Netanyahu: Ukraine’s UNESCO vote is a sign of great friendship

By
May 15, 2017 13:15

Groysman was uninvited to Israel in December due to Netanyahu's anger that Kiev had voted at the United Nations in favor of the anti-settlement Resolution 2334.




Israel Ukraine

Netanyahu and Ukranian PM Volodymyr Groysman. (photo credit:KOBI GIDEON/GPO)

Prime Minister Benjamin Netanyahu thanked his Ukrainian counterpart, Volodymyr Groysman, for his country’s rejection earlier this month of the UNESCO resolution disavowing Israeli sovereignty in Jerusalem.

Ukraine was one of a minority of 10 countries that tried but failed to quash the resolution. It was a move that made amends for Ukraine’s vote in the UN Security Council in December in favor of Resolution 2334 which condemned Israeli settlement construction.

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“You reaffirmed that friendship for us in the important vote in UNESCO, which sets our relations on a future course, which I deeply appreciate,” Netanyahu said.

“I know your own personal involvement in this decision, and it’s doubly appreciated. And I know your stance and the stance of the government against antisemitism, and that’s triply appreciated,” Netanyahu added.

“There is a common history that binds Ukraine and Israel. Some of it is laced with tragedy, but it is also laced with hope and with sympathy. You surely know that Ukraine was a source of much of the revival of the Hebrew language and Zionism. In fact, it’s hard to imagine the revival of the modern Jewish state without the Jews who came from Ukraine,” Netanyahu said.
UN Security Council passes resolution demanding an end to Israeli settlement building

President Reuben Rivlin meets Ukrainian Prime Minister Volodymyr Groysman in Jerusalem, May 15 2017. (Mark Neiman/GPO)

Groysman arrived in Israel this week with a delegation of ministers for meetings with Netanyahu to finalize cooperation deals with regard to counterterrorism, health and statistical data exchanges.

Groysman also met on Monday with President Reuven Rivlin and was scheduled to see Knesset Speaker Yuli Edelstein, Agriculture Minister Uri Ariel, members of the business community and the heads of Teva Pharmaceutical Industries.

After the Security Council vote, Groysman was disinvited in December from a scheduled official visit to Israel, to celebrate the 25th anniversary of Ukrainian-Israeli diplomatic ties.

In response, Ambassador to Ukraine Eli Belotsercovsky was summoned by Ukraine’s Foreign Ministry, which expressed its extreme displeasure at the snub to its head of government.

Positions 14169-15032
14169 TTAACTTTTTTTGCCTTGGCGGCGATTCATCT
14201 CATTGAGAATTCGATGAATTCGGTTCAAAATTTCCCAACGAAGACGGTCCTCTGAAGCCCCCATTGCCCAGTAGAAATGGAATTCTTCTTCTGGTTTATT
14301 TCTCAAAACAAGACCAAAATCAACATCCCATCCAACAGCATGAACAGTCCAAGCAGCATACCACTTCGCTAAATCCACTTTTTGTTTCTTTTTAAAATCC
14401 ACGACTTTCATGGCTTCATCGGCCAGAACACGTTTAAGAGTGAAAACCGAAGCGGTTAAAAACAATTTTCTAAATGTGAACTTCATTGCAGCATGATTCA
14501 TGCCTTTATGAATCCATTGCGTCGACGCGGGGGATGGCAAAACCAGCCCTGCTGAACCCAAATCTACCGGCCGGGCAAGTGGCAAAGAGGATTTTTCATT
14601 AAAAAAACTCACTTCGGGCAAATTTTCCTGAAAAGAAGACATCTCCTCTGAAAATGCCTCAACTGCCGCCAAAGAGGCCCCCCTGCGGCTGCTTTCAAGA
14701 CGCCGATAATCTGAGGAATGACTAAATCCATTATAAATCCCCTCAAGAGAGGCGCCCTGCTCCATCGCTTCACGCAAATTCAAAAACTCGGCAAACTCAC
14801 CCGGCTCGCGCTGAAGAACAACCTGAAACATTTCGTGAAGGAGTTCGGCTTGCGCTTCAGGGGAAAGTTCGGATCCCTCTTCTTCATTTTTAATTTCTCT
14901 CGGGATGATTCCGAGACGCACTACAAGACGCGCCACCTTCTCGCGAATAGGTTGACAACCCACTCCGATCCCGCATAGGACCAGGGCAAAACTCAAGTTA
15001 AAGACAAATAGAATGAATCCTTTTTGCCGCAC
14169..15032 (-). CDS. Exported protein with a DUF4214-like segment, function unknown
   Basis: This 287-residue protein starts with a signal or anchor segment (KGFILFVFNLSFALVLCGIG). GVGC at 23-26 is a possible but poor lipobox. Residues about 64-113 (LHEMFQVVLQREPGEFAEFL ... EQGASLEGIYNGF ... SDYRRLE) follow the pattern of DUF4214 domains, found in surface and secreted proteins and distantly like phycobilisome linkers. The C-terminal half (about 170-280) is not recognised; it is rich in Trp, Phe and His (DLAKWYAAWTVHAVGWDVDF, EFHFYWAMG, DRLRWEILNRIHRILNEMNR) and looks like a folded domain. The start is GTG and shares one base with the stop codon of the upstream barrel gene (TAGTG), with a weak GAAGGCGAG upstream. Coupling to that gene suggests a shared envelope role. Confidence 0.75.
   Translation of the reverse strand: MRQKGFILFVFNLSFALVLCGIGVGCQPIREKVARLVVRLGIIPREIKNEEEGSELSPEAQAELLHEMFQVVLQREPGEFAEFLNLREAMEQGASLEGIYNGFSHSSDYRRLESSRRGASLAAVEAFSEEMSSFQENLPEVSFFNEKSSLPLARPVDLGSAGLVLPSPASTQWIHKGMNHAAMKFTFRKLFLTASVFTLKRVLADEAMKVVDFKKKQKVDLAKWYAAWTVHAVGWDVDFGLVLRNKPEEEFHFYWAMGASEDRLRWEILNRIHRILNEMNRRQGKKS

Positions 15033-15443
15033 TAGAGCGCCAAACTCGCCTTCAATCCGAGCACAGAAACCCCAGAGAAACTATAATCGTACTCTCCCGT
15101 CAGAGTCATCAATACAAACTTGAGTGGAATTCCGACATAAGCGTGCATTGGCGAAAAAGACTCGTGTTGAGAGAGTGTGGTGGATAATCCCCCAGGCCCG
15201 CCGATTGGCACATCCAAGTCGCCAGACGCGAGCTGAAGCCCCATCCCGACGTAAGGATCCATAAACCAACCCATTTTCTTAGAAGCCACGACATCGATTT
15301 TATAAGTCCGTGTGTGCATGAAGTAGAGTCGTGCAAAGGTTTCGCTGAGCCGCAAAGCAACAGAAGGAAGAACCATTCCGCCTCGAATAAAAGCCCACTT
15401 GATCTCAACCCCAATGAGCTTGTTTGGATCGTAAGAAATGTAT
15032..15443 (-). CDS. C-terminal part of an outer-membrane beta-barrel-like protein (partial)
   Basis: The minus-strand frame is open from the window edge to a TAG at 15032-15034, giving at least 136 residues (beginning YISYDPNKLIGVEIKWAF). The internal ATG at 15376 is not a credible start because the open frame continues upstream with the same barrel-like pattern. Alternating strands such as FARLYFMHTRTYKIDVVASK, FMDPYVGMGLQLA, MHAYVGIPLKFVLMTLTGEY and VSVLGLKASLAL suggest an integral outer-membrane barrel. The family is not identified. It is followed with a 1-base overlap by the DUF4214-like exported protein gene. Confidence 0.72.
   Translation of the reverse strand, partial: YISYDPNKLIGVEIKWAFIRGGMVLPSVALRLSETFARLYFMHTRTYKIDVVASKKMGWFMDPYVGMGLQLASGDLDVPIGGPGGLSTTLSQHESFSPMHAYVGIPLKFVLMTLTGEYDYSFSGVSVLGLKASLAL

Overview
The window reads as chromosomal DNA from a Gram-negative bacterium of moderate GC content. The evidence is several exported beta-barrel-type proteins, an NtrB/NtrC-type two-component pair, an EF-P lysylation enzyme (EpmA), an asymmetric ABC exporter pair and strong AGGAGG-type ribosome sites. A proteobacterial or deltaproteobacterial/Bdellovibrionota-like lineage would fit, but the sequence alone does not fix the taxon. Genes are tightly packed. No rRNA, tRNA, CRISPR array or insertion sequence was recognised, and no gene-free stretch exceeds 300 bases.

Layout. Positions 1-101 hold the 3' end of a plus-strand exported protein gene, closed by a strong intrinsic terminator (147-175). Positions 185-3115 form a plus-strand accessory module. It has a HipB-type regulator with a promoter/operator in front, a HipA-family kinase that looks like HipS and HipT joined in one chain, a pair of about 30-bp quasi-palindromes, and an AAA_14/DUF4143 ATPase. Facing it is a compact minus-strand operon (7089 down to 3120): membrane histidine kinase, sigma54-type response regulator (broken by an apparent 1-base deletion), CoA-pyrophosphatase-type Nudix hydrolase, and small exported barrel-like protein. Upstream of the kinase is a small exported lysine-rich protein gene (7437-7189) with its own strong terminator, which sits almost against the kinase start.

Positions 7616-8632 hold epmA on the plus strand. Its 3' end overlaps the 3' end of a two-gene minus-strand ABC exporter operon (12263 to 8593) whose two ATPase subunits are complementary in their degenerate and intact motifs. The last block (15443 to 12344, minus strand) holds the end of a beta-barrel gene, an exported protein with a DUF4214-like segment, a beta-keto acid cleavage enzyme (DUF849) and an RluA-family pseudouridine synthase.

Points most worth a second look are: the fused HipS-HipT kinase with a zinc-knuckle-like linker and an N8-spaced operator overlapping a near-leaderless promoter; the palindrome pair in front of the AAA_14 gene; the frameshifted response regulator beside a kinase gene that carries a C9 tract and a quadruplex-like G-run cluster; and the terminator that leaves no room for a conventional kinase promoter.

In Groysman’s case, it was doubly humiliating because he happens to be his country’s first prime minister of the Jewish faith. He had been elected only months previously.

Rivlin greeted him with effusive warmth, saying that it was an honor and a pleasure to welcome him to Jerusalem, the capital of Israel.

Groysman arrived at the meeting with Rivlin after a visit to Yad Vashem, and made no secret of the emotional impression that the site had made on him, particularly at the Children’s Memorial when reading the list of names of 1.5 million children who had been murdered by the Nazis.

The Holocaust, its atrocities and its lessons took up a significant part of the conversation between Rivlin and Groysman.

Rivlin was in Ukraine last year to deliver a memorial address at Babi Yar, the ravine where mass massacres were carried out by the Nazis. Due to the death former president Shimon Peres, he had to cut short his visit to Kiev, but continued his conversation with Ukraine’s President Petro Poroshenko, when the latter came to Israel for the funeral.

Rivlin said that he was pleased to see how committed Groysman and Poroshenko were to fighting antisemitism. Alluding to Ukrainian collusion with the Nazis during World War II, Rivlin said that although Israel and Ukraine enjoy very friendly relations today, in order to promote better understanding between the peoples of the two countries, it is important to acknowledge the past.

Groysman had actually confronted the past at Yad Vashem, but at the same time was happy to report that 2,500 of his fellow countrymen had been recognized as Righteous Among the Nations.

Both Groysman and Rivlin referred to the fact that Nazis and fascists made no ethnic distinctions in their murderous onslaught, but also killed Roma and large numbers of Ukrainians.

For all that, Rivlin insisted that no other tragedy could compare with the tragedy that had befallen the Jewish people.

Groysman also spoke of the much more recent and even current suffering inflicted on the Ukrainians by the Russians.

Rivlin disclosed that this had come up in discussions that he had with President Vladimir Putin during his visit to Moscow in March 2016.

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